Documentary to Explore How Nightmare on Elm Street 2 Became a Gay Classic
There's a Kickstarter to fund a documentary on the gay subtext of the second Nightmare on Elm Street movie
If you’ve seen all the Nightmare on Elm Street movies, you’ve perhaps noticed the reasons why 1985’s A Nightmare on Elm Street 2: Freddy’s Revenge is different. It’s not just unlike the other movies in the series, it’s unlike most horror movies in general.
Instead of a virginal teenage girl protagonist, it has a virginal teenage boy (Mark Patton), who feels like there’s something inside him that needs to, ahem, come out. It’s Freddy Krueger, of course, but the metaphorical reading seems like less of stretch when you take into account his character’s unusually close relationship with his male friend, a sadomasochistic gym teacher who gets literally stripped and whipped, and the fact that the apparent love interest (Kim Meyers) is a dead-ringer for Meryl Streep. There’s even a scene where he lip syncs to a pop song in his bedroom.
Now there’s a Kickstarter to fund a documentary about the film and Patton, who would eventually come out as gay himself. Titled Scream, Queen! – My Nightmare on Elm Street and directed by Tyler Jensen, the film has Patton explaining how negative reception of the film ultimately prompted him to quit acting.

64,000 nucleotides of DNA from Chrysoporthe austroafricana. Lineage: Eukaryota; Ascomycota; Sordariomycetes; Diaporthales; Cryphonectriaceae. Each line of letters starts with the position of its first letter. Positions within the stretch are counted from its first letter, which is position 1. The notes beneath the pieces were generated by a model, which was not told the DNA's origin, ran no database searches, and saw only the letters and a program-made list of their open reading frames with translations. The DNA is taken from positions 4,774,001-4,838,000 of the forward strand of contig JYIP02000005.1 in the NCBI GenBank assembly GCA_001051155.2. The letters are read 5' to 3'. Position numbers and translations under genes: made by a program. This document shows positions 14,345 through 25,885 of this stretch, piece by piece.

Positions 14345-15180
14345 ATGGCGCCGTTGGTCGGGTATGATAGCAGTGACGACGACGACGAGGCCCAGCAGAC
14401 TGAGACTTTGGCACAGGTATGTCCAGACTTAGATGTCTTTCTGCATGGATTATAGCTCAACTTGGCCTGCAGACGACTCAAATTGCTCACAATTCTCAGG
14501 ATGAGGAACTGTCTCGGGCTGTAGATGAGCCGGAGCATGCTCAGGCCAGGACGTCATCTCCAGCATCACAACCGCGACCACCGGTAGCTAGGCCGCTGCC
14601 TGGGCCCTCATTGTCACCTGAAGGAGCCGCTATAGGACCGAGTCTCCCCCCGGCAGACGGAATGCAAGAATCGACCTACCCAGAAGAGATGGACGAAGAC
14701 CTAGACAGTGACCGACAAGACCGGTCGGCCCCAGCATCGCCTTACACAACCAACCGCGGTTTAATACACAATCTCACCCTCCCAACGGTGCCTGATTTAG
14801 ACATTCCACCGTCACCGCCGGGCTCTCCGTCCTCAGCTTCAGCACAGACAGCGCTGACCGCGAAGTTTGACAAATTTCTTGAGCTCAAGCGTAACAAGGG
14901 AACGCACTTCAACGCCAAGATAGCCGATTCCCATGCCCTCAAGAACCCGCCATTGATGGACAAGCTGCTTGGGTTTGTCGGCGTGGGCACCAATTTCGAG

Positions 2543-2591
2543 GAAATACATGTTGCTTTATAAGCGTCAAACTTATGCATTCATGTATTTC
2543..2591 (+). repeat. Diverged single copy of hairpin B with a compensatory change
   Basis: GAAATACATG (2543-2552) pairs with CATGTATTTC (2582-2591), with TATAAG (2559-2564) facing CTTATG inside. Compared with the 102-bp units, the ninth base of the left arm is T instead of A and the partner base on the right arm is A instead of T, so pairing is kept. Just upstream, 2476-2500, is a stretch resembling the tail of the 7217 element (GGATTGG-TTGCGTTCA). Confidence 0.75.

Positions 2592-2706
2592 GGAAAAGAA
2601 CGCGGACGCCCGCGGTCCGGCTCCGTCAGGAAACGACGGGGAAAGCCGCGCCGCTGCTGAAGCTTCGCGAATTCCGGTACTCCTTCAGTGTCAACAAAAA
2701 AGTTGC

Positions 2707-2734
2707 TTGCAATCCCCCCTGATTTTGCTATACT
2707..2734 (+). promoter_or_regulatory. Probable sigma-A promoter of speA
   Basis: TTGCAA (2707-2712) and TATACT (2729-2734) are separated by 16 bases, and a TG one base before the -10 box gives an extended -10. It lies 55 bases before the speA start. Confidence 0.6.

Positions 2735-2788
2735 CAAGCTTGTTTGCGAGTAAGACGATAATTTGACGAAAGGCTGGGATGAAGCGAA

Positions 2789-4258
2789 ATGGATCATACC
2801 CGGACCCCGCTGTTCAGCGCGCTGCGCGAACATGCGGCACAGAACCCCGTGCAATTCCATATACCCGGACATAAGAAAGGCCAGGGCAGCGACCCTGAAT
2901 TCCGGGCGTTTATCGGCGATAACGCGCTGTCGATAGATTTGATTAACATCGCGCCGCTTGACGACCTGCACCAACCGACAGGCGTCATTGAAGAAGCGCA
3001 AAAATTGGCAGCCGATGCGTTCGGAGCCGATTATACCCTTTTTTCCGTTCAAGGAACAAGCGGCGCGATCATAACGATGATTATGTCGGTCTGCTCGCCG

“I wake up in the middle of the first movie I’m the lead actor in, and I realize there’s a gay subtext in it,” Patton recalls in the trailer. “In 1985, Hollywood was very homophobic and very AIDS-phobic. If you were gay, you were hiding.”
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The documentary also explores how the subtext of this one movie resonated with many fans who themselves would eventually come out, and how the qualities that made the film controversial back in 1985 would eventually endear it to new audiences decades later.
And here, in case you haven’t seen, is Patton’s famous lip-syncing scene in Nightmare on Elm Street 2
Subtext? What subtext?